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This Is Why A Conspiracy Theory About The Clintons Has Gone Viral In China

In a world devoid of debunkers and fact-checkers, conspiracy theories — like the one saying a DNC staffer was murdered for leaking emails — can go big in China.

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WikiLeaks and Russian state media have heavily pushed a conspiracy theory about the Clintons' role in the death of a DNC employee, one that a Chinese government account not only has bought into but embellished further.

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WikiLeaks founder Julian Assange last week suggested the possibility that Seth Rich, a DNC staffer working on voter outreach who was shot and killed in DC weeks ahead of the Democratic National Convention, was an informant for WikiLeaks. Conspiracy sites suggested Rich was involved in the leak of DNC emails and files, although US intelligence officials linked the leak to a likely Russian hack. (Rich's parents have called upon the press to stop politicizing their son's death, according to Business Insider.)

The Communist Youth League, the Chinese Communist Party's youth wing, told its 4 million followers on Weibo Saturday, "The sources of the Hillary leaked emails were murdered, one after another? This is the truth of Western democracy!"

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The post didn't provide details about how the league supposedly confirmed that Rich's death was politically motivated. Instead, it claimed that businesses and other capitalists control the media and politics in Western countries, using as proof an article first published by the Liaowang Institution, a think tank affiliated with the country's state-run Xinhua News.

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Among the more than 3,000 comments the post received, most people bought the theory completely.

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"The killing has started before [Clinton] becomes president, what will happen afterwards? Horrifying," commented one user.

Some expressed relief that they live in a safer society.

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"Horrible, it's so great to live in China," another commented.

And those few who dared to challenge the theory in the comments triggered a firm response.

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"'Hillary incident' was originally exposed in the US, don't tell me you don't know. Facts are facts, believe it or not," another user said, referring to the DNC hack.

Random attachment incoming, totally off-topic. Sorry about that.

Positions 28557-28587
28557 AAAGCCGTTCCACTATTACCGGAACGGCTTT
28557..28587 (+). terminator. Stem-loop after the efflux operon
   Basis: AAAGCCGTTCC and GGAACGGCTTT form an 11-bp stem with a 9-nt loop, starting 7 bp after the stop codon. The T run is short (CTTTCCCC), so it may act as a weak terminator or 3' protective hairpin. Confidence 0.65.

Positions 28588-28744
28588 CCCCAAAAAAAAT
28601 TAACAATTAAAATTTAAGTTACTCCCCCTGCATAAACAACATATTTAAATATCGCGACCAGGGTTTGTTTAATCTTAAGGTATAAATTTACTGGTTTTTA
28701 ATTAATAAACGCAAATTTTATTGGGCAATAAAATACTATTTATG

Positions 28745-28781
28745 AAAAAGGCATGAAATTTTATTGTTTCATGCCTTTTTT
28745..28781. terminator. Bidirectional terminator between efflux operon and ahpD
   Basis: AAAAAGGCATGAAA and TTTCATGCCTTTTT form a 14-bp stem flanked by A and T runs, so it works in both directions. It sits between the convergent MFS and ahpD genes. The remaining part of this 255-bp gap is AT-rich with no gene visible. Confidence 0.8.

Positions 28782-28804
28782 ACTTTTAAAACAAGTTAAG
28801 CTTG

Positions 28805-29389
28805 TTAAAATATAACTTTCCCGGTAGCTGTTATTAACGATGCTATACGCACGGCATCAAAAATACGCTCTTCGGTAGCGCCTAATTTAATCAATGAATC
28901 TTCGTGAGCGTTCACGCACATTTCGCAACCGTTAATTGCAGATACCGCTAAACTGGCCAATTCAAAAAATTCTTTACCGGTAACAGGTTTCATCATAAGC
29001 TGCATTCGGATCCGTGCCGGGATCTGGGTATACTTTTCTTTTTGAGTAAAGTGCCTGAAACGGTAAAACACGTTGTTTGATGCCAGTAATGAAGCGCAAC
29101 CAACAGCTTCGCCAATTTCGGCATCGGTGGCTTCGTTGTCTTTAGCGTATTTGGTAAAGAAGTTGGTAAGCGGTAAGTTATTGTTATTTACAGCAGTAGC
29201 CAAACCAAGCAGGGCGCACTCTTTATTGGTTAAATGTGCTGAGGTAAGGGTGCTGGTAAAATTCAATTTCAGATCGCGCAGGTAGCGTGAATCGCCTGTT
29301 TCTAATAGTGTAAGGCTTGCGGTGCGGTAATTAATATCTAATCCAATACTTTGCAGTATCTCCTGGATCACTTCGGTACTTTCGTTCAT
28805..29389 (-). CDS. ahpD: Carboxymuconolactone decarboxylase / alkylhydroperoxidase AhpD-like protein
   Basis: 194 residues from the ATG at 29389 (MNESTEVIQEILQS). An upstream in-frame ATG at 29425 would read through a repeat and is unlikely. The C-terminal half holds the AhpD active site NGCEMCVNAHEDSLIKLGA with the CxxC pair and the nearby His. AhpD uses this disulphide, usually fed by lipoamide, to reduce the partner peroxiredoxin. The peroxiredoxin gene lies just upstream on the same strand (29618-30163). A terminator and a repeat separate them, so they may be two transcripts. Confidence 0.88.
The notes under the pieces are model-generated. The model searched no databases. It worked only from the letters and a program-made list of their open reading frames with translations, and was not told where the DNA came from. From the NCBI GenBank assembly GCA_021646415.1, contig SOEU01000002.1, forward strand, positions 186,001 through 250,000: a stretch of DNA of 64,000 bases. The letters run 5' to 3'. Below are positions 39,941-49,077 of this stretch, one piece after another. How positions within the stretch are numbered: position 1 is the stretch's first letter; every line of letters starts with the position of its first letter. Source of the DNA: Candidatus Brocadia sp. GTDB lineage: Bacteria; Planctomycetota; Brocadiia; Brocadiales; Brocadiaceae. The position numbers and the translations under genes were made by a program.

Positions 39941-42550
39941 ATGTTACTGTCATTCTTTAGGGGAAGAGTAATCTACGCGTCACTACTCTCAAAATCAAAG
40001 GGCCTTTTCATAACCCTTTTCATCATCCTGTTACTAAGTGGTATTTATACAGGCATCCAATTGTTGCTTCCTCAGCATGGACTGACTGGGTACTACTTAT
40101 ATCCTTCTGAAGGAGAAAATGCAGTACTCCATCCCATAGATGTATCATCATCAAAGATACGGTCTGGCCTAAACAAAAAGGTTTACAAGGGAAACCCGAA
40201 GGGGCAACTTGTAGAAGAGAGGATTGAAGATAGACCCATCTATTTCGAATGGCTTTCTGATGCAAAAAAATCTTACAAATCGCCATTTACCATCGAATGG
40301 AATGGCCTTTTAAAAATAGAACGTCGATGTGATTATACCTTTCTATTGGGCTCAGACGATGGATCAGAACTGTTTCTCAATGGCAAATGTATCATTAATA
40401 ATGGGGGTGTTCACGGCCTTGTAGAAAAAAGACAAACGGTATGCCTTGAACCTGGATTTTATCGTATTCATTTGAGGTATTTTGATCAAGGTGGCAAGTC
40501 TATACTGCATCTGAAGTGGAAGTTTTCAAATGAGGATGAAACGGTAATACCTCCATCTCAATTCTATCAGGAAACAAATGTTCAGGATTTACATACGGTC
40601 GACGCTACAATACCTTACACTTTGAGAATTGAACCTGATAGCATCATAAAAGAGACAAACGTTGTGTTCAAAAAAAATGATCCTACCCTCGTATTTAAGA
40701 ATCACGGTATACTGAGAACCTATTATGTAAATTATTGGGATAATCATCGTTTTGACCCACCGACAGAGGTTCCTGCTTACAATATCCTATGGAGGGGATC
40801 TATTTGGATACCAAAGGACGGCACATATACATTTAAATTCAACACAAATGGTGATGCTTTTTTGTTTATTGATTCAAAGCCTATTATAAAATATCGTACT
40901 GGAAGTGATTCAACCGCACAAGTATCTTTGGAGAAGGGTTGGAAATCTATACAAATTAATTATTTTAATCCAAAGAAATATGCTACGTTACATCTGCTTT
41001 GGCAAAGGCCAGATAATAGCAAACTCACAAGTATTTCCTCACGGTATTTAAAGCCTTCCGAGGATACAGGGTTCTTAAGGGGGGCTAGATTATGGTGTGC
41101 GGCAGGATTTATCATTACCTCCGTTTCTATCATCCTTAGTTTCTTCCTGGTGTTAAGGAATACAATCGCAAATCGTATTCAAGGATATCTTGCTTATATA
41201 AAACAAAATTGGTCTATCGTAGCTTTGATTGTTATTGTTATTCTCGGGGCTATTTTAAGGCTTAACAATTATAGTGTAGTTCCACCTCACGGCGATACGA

Zhang Daxi, a Weibo user verified as "public opinion usher" (people who are hired by the government to write comments supportive of the government and its policies), wrote, "Baby is scared! Five bizarre deaths of anti-Hillary people in six weeks, the whistle-blowers of the Hillary email leak gate were assassinated one after another, the horror of US politics is beyond your imagination."

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With few outlets offering a counter narrative, the theories are being passed around China completely unchecked.

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“Anywhere in the world it can be a challenge to sort fact from fiction on the Internet, but in China the problem has a unique dimension, given the relative absence of reliable information, especially on issues involving the government," wrote Yu Hua, a famous Chinese author, for the New York Times.

Fang Kecheng, a former Southern Weekly journalist who currently researches Chinese political communication at the University of Pennsylvania, described the social media environment in China as "shit-like," in which unverified yet sensational information floods the system beyond anyone's control.

"I'm not promising that Clinton is flawless, maybe she will be exposed as having serious problems, but what I am sure of is that the sources of the conspiracy theories aren't reliable, that the information environment the Chinese people are living in is contaminated," Fang wrote in a WeChat post.

"I'm not surprised that the Youth League posted this," Fang told BuzzFeed News, saying that the post was basically clickbait. "Its content is always like that, with the basic point being that the Chinese system works much better than Western democracy."

"The Youth League has always been working around young people, so it has certain reason to be active on the internet," Fang said. The Youth League is also more desperate for relevance than other Chinese government arms — it's facing harsh reforms that may undermine its legitimacy as a supply pool of future leaders and is in a fight for its survival. In that environment, trying to appeal to the internet generation might be the league's last resort to keep its political status and resources.

In theory, Chinese officials treat rumors seriously: A rumor retweeted 500 times can lead to jail time if it's proven to be unfounded.

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And China's online news outlets are ordered to verify their social media–based stories before publishing. But that doesn't seem to be the case when it comes to rumors about foreign politicians, especially when the powerful Youth League is the one doing the posting.

All of which leads to posts like this one: "Just a thought: so many presidents were assassinated in the US's history, those definitely weren't simple assassinations."

Beimeng Fu is a BuzzFeed News World Reporter covering China and is based in New York.

Contact Beimeng Fu at beimeng.fu@buzzfeed.com.

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